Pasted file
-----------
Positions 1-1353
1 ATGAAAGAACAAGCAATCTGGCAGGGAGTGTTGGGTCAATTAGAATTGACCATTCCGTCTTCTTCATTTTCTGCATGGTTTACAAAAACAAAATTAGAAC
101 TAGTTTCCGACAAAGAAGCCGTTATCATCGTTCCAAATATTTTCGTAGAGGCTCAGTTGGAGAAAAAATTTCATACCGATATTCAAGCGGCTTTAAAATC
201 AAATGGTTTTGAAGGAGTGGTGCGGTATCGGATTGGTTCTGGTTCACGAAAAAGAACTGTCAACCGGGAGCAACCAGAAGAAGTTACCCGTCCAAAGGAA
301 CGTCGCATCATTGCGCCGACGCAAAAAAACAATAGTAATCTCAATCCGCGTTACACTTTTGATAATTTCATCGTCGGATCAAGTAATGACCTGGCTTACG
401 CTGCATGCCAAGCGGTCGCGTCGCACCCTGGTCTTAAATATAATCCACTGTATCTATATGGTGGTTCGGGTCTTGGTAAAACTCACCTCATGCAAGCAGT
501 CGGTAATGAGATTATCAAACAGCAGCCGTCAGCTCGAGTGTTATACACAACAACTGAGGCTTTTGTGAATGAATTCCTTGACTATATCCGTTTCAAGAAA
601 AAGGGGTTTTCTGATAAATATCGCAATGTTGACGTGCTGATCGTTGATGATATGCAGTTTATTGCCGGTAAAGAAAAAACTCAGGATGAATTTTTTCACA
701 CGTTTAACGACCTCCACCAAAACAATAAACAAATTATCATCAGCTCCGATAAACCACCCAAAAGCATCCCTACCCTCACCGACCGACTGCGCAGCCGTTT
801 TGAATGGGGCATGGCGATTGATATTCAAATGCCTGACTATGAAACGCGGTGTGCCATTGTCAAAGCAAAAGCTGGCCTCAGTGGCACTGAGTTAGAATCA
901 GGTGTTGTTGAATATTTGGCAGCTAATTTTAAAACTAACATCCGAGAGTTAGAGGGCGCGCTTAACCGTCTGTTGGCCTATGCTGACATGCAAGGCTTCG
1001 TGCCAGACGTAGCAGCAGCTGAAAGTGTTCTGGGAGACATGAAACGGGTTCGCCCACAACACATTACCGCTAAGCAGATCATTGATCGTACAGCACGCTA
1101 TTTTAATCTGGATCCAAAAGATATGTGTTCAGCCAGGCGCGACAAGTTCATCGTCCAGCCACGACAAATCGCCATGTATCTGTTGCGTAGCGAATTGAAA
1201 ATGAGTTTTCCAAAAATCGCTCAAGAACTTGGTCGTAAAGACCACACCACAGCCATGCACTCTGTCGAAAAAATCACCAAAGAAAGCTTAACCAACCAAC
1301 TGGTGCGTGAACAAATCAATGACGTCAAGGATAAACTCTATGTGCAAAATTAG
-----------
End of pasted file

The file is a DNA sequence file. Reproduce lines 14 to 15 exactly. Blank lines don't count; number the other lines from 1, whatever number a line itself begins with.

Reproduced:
1201 ATGAGTTTTCCAAAAATCGCTCAAGAACTTGGTCGTAAAGACCACACCACAGCCATGCACTCTGTCGAAAAAATCACCAAAGAAAGCTTAACCAACCAAC
1301 TGGTGCGTGAACAAATCAATGACGTCAAGGATAAACTCTATGTGCAAAATTAG